On October 2, 1995, Adkins filed a motion asking the district court to dismiss the charge of driving with a suspended license because he did not receive valid notice of one of the suspensions on which the current charge was based. Adkins argued that although he had been notified that his license would be suspended if he failed to provide proof of insurance within 30 days, he had not been notified at the end of the 30 days that his license had been revoked.

The State argued that the notice procedure specified in K.S.A. 8-255(d) was inapplicable because Adkins' license had been suspended pursuant to the Kansas Automobile Injury Reparations Act (KAIRA), K.S.A. 40-3101 et seq., which has its own notice procedures and only incorporates by reference some of the hearing procedures of K.S.A. 8-255. Under K.S.A. 40-3118(e), Adkins was only entitled to notice that unless he took the specified action required by KAIRA, suspension would occur after the 30 days had expired. K.S.A. 40-3118(e) does not provide for additional notice to be sent upon suspension.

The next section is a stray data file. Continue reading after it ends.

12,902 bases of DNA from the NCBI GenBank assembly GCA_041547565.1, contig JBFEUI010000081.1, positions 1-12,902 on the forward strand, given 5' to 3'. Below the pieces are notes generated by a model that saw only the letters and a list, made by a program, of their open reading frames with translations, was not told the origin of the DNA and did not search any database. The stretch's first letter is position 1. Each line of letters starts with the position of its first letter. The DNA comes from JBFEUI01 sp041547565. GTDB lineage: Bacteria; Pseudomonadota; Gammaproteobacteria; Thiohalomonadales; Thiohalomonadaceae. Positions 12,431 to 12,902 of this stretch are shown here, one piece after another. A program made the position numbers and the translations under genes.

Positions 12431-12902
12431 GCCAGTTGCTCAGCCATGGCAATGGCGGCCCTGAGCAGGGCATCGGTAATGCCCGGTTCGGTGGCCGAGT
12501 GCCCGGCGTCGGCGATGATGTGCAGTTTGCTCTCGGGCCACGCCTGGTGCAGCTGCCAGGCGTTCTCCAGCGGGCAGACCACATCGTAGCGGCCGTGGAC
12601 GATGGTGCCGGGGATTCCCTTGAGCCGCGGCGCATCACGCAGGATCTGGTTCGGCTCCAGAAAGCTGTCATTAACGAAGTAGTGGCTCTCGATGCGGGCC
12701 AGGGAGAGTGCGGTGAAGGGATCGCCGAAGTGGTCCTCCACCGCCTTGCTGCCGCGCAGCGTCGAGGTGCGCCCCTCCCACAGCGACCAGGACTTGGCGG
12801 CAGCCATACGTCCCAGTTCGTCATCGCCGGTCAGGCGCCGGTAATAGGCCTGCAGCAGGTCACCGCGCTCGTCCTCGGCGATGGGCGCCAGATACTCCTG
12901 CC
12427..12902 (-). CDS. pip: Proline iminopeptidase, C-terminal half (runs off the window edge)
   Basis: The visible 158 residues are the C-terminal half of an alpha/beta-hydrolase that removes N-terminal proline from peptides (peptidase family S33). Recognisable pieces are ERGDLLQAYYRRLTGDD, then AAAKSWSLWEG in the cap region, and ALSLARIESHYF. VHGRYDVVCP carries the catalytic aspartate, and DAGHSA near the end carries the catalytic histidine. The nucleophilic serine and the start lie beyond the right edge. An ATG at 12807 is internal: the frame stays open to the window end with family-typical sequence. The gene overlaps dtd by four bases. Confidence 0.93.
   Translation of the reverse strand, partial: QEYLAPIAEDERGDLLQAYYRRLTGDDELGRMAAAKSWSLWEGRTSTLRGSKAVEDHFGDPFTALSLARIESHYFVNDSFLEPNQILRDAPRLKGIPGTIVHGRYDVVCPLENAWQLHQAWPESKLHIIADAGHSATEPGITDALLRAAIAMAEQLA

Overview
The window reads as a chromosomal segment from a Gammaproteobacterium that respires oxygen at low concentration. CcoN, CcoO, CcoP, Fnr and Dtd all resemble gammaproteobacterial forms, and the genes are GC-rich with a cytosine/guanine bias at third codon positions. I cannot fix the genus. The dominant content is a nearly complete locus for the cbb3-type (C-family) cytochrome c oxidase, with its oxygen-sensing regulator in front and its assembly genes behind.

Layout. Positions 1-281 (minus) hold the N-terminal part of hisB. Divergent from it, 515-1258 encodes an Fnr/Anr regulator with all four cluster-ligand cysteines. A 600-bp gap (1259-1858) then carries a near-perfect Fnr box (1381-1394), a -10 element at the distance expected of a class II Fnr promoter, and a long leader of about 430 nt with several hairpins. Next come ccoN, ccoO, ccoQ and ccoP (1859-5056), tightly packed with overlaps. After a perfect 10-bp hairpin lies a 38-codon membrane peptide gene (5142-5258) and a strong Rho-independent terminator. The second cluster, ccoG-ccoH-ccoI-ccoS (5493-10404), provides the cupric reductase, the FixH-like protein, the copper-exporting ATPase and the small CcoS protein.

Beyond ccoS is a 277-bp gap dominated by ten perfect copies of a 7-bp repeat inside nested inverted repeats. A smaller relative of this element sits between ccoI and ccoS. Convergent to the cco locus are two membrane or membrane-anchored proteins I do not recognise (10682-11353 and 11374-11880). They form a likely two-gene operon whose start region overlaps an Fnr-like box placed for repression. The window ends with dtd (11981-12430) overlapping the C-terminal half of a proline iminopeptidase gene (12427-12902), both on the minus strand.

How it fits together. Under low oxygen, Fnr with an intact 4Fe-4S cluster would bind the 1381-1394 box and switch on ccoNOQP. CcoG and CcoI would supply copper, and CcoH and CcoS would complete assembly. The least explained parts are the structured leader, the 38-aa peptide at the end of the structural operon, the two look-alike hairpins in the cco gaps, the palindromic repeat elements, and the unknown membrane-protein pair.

Following a hearing on November 3, 1995, the district court held that the notice procedures of K.S.A. 40-3118(e), rather than those of K.S.A. 8-255(d), were applicable in this case. While the district court noted that K.S.A. 8-255(d) specifically states that notification is to be sent upon the suspension, revocation, or disqualification of driving privileges "as authorized by this act," Adkins' driving privileges had been suspended under KAIRA. The district court denied Adkins' motion to dismiss.

A bench trial was held on March 27, 1996, on the following stipulated facts: (1) On May 17, 1993, notice of the impending suspension of Adkins' Kansas driver's license was mailed by the Kansas Department of Revenue (Department) to Adkins' last known mailing address; (2) Adkins' license was suspended on June 16, 1993, for failure to maintain insurance; (3) Adkins' certified driver's record reflected that he had been convicted of driving while his license was suspended two times within the preceding 5 years--September 11, 1992, in Sedgwick County District Court case 91TR16707, and July 30, 1992, in Wichita Municipal Court case 92TM10104; (4) Adkins' certified driver's record reflected that Adkins' license had not been reinstated prior to or as of December 20, 1994; and (5) Adkins failed to provide proof of insurance when stopped by the police on December 20, 1994.